The influencer economy has been on a steady incline ever since users found out that a lifestyle of fame, free stuff, and high earning power could be achived if they posted attractive photos and videos on their social media profiles.
With the right follow count, elite posters can earn as much as $250,000 per post for brand-sponsored content. Users with enormous star power like the Kardashian clan can quickly secure a $1 million bag for a single post on Instagram.
From the outside, the gig sounds like a better business prospect than sitting at a boring, low-paying desk job for more than 40 hours a week. However, HBO’s new documentary Fake Famous explores how much of an ugly sham the influencer lifestyle is behind the scenes.
Director Nick Bilton, a veteran reporter who’s covered the tech beat for Vanity and The New York Times for a decade, experimented with the idea of taking three regular people with a tiny following and transforming them into famous influencers.
By buying fake followers, or “bots,” and hiring photographers to capture their phony lifestyles, Bilton was able to manipulate Instagram’s algorithm to capture the organic follow count he was aiming to achieve. Ultimately, the experiment worked.
The wannabe influencers found themselves attaining the attention they thought they wanted, but at a severe cost for some.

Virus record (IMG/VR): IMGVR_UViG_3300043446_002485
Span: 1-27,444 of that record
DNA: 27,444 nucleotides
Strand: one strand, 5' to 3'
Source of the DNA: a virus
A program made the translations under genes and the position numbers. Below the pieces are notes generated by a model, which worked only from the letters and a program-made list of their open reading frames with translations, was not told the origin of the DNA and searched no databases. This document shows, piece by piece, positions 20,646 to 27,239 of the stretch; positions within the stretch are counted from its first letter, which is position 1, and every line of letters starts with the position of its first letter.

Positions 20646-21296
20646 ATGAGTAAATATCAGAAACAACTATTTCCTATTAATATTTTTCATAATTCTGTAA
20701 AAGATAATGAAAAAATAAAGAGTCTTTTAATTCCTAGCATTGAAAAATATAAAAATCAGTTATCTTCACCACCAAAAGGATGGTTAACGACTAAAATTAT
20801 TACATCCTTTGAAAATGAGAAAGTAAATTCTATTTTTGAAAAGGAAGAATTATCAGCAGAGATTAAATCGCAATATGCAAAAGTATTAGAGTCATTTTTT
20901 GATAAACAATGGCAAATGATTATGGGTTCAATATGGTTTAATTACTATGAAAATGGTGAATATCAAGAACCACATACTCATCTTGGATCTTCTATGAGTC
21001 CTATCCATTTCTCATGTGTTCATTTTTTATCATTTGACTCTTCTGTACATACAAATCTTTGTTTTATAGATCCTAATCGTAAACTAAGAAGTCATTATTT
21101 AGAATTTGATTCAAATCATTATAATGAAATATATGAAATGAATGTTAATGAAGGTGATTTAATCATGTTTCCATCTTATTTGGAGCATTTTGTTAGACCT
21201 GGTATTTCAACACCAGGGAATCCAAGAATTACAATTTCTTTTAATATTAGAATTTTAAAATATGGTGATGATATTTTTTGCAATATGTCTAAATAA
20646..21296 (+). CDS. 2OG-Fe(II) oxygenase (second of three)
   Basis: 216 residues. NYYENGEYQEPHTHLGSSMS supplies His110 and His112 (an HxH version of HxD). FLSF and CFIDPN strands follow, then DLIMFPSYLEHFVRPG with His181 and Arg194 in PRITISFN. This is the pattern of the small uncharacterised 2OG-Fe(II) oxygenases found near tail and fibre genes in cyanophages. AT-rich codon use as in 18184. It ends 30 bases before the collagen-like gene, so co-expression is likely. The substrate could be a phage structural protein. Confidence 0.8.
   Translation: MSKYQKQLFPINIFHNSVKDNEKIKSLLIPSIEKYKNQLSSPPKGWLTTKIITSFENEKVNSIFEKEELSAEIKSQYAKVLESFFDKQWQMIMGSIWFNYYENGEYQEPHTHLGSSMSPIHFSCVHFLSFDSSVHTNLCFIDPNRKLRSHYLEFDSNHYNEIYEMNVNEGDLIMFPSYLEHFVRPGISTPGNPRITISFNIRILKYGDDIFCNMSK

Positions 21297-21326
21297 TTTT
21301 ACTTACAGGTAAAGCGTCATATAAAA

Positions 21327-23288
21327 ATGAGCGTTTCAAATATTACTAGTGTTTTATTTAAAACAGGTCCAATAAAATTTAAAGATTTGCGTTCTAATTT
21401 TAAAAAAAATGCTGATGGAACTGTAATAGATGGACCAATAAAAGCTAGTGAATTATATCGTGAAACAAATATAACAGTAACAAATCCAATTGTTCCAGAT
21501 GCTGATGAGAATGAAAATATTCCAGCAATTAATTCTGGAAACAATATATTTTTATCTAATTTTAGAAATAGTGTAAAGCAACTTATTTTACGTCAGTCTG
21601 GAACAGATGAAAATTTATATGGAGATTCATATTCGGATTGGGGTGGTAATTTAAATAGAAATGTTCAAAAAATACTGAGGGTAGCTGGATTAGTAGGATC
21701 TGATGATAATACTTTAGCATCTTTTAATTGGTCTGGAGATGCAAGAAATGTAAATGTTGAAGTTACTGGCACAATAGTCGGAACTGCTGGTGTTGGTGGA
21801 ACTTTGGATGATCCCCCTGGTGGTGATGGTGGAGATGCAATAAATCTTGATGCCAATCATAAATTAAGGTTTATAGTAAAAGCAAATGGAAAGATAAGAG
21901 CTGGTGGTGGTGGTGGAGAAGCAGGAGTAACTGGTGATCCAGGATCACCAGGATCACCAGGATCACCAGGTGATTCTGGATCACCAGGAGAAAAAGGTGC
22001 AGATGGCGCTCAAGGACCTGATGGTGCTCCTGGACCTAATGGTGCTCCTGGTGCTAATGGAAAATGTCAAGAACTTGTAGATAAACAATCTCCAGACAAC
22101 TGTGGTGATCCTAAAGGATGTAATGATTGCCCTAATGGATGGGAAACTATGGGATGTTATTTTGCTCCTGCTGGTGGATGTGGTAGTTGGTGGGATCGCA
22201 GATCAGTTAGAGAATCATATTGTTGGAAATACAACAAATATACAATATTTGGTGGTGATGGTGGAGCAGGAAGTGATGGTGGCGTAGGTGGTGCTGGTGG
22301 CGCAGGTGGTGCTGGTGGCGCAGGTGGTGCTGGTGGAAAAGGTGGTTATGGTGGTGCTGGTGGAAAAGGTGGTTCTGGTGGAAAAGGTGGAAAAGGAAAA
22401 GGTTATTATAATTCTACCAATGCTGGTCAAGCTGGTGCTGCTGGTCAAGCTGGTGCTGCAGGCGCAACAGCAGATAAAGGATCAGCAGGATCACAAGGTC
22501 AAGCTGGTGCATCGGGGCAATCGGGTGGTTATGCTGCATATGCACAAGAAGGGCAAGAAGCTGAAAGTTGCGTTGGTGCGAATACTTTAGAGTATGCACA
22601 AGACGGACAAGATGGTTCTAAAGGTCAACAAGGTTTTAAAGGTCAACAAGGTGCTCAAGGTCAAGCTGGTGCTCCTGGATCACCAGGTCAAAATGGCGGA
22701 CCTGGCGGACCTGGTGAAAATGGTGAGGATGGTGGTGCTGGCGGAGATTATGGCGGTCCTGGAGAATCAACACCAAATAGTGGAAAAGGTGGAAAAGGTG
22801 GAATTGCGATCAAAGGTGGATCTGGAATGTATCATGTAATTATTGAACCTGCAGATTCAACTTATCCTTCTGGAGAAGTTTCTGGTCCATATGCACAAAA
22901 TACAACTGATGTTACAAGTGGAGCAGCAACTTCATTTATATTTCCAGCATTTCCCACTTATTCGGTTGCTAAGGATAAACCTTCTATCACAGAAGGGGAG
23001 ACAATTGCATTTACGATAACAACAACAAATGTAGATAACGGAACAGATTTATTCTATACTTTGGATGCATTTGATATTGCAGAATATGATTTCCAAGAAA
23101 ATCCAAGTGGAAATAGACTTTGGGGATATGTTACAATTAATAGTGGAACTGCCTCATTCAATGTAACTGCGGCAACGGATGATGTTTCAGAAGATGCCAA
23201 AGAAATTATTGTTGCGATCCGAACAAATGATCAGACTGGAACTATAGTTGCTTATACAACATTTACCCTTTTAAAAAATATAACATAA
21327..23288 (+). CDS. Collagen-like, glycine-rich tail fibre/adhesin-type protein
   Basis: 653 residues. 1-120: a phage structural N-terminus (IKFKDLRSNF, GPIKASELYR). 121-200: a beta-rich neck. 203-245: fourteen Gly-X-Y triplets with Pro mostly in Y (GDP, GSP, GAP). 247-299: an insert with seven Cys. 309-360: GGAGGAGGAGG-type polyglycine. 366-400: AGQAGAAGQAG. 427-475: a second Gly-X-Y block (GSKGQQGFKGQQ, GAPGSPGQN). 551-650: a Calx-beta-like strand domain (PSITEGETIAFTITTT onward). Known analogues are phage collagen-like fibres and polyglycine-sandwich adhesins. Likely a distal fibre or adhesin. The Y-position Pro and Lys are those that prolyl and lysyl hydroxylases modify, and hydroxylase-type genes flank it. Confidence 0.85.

“Fake Famous” revealed just how counterfeit and superficial the process is behind the scenes and subsequently opened the door for more questions about the industry’s future. It’s an oversaturated bubble that’s predicted to pop sooner than later.
In an interview with Vogue, Bilton talks more about his findings.
Not all three of the subjects in the documentary became an influencer, and there’s a reason why:
“I think it really came down to what you were willing to do to be perceived as a famous influencer. The one who makes it literally would show up to anything. We would be like, “All right, you’re going to go to Vegas on an influencer road trip, and you have to pretend that you have 180,000 followers,” and they were like, “Great, I’m there.” But for one of our subjects, they didn’t want to do anything that wasn’t their brand. Another had a tremendous amount of anxiety.”
When asked about whether pandemic impacted the influencer business:
“You had people who were still posting bikini photos from Tulum during lockdown. Then they quickly had to stop because they looked like total fools. But they’re back on vacation again. They don’t care. They’re back taking advantage of these companies and hotels. They’re also posting as if nothing is going on. I think that people are realizing more and more what is authentic and what is not.”
He also explained what he hopes will happen to Instagram’s influencer culture after watching his film:
“One day, after work, I was bummed out. My wife asked me what was wrong. I said to her, “I feel like we just don’t do anything and we should rent a van.” She replied, “Do you realize you’re feeling this way because you’re following all these influencers and they’re making you feel awful about your life?”
It was a holy-sh*t moment. I’m a reporter. I’ve written about tech for years. I’m doing this documentary, and it’s even working on me. I quickly unfollowed them after that. My hope is that the same thing happens for other people—that they have this realization that following these influencers does not make them feel better. It does not make their life better.”